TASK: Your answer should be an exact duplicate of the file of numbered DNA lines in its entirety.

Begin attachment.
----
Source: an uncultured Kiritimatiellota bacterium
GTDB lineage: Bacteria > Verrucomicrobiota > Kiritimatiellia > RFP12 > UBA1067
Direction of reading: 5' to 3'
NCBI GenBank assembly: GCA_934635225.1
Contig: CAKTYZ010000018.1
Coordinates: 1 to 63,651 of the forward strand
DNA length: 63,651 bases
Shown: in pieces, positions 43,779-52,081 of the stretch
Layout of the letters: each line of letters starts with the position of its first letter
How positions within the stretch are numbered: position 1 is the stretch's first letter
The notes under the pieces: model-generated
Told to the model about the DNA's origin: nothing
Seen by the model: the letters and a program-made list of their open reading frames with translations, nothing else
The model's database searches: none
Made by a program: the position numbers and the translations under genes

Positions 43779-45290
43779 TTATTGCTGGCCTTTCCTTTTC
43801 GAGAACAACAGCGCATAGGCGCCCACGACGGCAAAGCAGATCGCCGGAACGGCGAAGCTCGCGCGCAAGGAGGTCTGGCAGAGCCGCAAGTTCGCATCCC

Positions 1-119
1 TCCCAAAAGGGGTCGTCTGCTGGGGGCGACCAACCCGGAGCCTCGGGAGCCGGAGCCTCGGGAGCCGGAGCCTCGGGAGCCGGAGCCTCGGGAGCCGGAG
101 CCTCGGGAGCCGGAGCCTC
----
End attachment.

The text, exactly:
Source: an uncultured Kiritimatiellota bacterium
GTDB lineage: Bacteria > Verrucomicrobiota > Kiritimatiellia > RFP12 > UBA1067
Direction of reading: 5' to 3'
NCBI GenBank assembly: GCA_934635225.1
Contig: CAKTYZ010000018.1
Coordinates: 1 to 63,651 of the forward strand
DNA length: 63,651 bases
Shown: in pieces, positions 43,779-52,081 of the stretch
Layout of the letters: each line of letters starts with the position of its first letter
How positions within the stretch are numbered: position 1 is the stretch's first letter
The notes under the pieces: model-generated
Told to the model about the DNA's origin: nothing
Seen by the model: the letters and a program-made list of their open reading frames with translations, nothing else
The model's database searches: none
Made by a program: the position numbers and the translations under genes

Positions 43779-45290
43779 TTATTGCTGGCCTTTCCTTTTC
43801 GAGAACAACAGCGCATAGGCGCCCACGACGGCAAAGCAGATCGCCGGAACGGCGAAGCTCGCGCGCAAGGAGGTCTGGCAGAGCCGCAAGTTCGCATCCC

Positions 1-119
1 TCCCAAAAGGGGTCGTCTGCTGGGGGCGACCAACCCGGAGCCTCGGGAGCCGGAGCCTCGGGAGCCGGAGCCTCGGGAGCCGGAGCCTCGGGAGCCGGAG
101 CCTCGGGAGCCGGAGCCTC